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Watch What Happens When Egyptians Start Playing Music on an EgyptAir Flight

Watch What Happens When Egyptians Start Playing Music on an EgyptAir Flight

المزيكاتيا ف الطيارة – El Mazzikateya Plane Flashmobدايما لما تركب الطيارة تلاقي الناس جد جدا و كل واحد ف حاله و جو حزين كده.. قررنا نكسر الموضوع ده و نلعب مزيكا ف الطيارة و خلينا كل الطيارة تغني معانا Whenever you take a plane you find all passengers very formal, no one talk or even smile, we decided to break this mood with a music flashmob and everyone was singing with usتصوير: ايمن عارف – Video by Ayman Aref Saad Photographyتسجيل صوت مضيف الطيارة: سلمى ابو ضيف#اكتشف_مصر#Discover_Egyptلفيديوهات اكتر للمزيكاتيا – For more El Mazzikateya videoshttps://www.youtube.com/channel/UCXif89NZmLjiQ-3asVFgqow

Posted by ‎El Mazzikateya – المزيكاتيا‎ on Sunday, December 27, 2015

Tradition has it that the mere of mention of planes in the news most likely comes wrapped in devastation and tragedy. Otherwise, boarding a plane either translates to anxiety – if one is phobic of flying – or a boring trip where travelers remain confined to their seats, hoping they don’t end up next to a chatty passenger, or one with a whiny kid.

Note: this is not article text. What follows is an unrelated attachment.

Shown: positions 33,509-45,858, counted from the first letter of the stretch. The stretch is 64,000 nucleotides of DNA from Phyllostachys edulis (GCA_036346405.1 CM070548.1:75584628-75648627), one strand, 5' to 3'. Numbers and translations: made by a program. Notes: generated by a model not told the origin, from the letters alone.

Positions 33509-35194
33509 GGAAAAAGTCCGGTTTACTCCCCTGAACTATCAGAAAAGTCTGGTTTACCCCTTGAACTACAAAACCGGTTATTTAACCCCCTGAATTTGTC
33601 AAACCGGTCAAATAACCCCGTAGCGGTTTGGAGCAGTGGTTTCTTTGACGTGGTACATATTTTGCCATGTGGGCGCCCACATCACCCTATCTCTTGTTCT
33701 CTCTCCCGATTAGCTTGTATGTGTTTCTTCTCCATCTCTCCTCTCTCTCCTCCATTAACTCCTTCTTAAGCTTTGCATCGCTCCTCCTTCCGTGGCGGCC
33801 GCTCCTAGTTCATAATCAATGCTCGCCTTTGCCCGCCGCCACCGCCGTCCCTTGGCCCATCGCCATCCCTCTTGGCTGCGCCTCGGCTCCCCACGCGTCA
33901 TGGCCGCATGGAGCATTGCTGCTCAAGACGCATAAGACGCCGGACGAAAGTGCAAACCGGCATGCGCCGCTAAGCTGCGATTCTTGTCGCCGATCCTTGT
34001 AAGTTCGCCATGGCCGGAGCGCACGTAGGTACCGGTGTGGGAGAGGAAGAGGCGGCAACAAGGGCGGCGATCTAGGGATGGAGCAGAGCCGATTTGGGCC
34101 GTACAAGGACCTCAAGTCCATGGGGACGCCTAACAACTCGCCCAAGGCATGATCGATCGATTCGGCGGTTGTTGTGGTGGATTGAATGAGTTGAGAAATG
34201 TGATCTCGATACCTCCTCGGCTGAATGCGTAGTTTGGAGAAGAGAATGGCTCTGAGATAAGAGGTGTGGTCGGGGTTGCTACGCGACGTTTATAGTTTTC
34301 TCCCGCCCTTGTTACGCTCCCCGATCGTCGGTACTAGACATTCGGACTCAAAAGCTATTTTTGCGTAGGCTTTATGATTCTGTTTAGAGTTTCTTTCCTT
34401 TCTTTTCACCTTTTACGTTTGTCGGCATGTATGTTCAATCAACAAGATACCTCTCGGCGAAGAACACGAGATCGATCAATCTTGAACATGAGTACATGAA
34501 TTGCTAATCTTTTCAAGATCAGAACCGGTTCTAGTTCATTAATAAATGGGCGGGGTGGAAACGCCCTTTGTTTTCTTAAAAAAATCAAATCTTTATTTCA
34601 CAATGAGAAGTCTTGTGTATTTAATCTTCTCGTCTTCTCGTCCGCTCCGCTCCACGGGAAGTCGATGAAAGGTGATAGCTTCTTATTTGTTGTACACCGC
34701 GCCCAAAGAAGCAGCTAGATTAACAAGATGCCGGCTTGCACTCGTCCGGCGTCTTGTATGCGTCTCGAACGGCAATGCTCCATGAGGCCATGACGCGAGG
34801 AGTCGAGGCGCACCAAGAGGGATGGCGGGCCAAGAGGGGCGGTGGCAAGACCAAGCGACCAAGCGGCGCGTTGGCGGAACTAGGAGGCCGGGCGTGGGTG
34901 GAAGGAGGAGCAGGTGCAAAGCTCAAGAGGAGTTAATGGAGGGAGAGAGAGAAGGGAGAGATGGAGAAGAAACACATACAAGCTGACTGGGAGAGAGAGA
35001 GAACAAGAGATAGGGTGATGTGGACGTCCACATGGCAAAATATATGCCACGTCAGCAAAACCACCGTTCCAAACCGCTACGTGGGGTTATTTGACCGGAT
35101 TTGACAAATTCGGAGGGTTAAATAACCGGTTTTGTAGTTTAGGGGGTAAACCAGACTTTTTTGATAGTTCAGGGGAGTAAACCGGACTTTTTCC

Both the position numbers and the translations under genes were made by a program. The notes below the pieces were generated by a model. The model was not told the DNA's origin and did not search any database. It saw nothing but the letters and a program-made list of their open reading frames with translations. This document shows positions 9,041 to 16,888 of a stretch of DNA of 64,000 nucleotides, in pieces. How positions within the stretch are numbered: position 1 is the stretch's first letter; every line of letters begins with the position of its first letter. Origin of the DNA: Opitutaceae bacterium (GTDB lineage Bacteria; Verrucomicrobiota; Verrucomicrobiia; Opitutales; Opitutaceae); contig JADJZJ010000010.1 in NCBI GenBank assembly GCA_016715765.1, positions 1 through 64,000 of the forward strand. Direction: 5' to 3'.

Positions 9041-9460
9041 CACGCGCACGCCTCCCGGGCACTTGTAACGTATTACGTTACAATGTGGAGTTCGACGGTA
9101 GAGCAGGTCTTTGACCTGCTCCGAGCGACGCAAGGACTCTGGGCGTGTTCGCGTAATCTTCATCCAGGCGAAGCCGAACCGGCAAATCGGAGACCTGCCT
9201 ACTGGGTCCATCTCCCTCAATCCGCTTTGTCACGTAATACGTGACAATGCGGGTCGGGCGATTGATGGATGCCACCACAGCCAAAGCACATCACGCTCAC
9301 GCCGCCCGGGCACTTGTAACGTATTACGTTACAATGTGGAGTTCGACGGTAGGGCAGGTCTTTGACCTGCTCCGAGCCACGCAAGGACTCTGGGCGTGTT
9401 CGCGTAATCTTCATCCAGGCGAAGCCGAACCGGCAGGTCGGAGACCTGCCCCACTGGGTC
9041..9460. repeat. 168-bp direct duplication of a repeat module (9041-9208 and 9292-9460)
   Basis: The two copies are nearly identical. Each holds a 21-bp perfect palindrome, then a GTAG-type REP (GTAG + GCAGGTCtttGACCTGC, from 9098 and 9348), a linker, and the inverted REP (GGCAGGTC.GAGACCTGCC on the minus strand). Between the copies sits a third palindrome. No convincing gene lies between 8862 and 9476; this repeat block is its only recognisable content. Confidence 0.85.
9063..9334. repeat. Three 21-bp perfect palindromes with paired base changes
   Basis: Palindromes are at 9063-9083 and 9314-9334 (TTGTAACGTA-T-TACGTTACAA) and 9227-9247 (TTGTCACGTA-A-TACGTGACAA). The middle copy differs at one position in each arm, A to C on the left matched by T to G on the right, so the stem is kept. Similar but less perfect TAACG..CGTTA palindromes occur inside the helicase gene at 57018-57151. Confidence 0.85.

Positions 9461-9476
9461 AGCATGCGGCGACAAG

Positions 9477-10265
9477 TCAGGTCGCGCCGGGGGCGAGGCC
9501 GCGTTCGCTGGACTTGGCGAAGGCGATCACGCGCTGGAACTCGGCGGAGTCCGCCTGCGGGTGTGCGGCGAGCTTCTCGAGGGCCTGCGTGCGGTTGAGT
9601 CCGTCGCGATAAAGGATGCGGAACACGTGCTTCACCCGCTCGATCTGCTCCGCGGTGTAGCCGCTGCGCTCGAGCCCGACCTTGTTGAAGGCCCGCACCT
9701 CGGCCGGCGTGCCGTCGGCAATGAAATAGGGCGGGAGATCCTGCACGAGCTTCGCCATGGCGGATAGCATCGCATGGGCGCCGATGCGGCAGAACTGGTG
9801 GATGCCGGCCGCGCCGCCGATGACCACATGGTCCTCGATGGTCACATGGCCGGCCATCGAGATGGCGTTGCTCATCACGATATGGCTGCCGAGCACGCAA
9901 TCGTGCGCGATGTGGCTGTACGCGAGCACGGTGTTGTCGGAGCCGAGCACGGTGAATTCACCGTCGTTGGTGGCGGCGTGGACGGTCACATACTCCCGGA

However, on Saturday night, after plenty of flight delays, a group of young Egyptian travelers decided to add a sprinkle of fun to a crowded domestic EgyptAir flight heading from Sharm el-Sheikh to Cairo. While all the passengers were seated and ready to fly, Khaled Senosi, 27-year-old events manager, pulled out his ney and started playing popular Egyptian folk songs. It wasn’t long before 28-year-old photojournalist Ahmed Hayman joined in on his daf. Soon afterwards, a fully booked airbus was singing along.

Together in 2012, Senosi and Hayman initiated El-Mazzikateya, a duo of street musicians who started playing across Egypt “in a time when the streets became too bleak and gloomy,” as Senosi describes it.

“Music should be free for people on the street, without having to buy a ticket or reserve a seat somewhere,” says Senosi. “Hayman and I started playing on the street, hoping to entertain passersby and alleviate the tension and worry they wear on their faces. Oftentimes, playing music on the streets invites conversation with strangers, or at other times, people just join in and sing with us.”

Despite both musicians being Cairo-based, they have taken their little delightful initiative to many cities across Egypt, including St. Catherine and Nuweiba in Sinai, Ras el-Barr, the Western Desert Oases, Port-Said, Mansoura and many others.

“As we tour Egypt, we are always keen to feature Egypt’s many traditional instruments that are in jeopardy of extinction,” added Senosi, accentuating the importance of preserving the country’s diverse culture and arts.

If you enjoyed El-Mazzikateya’s airplane music, be sure to check the rest of their music here.

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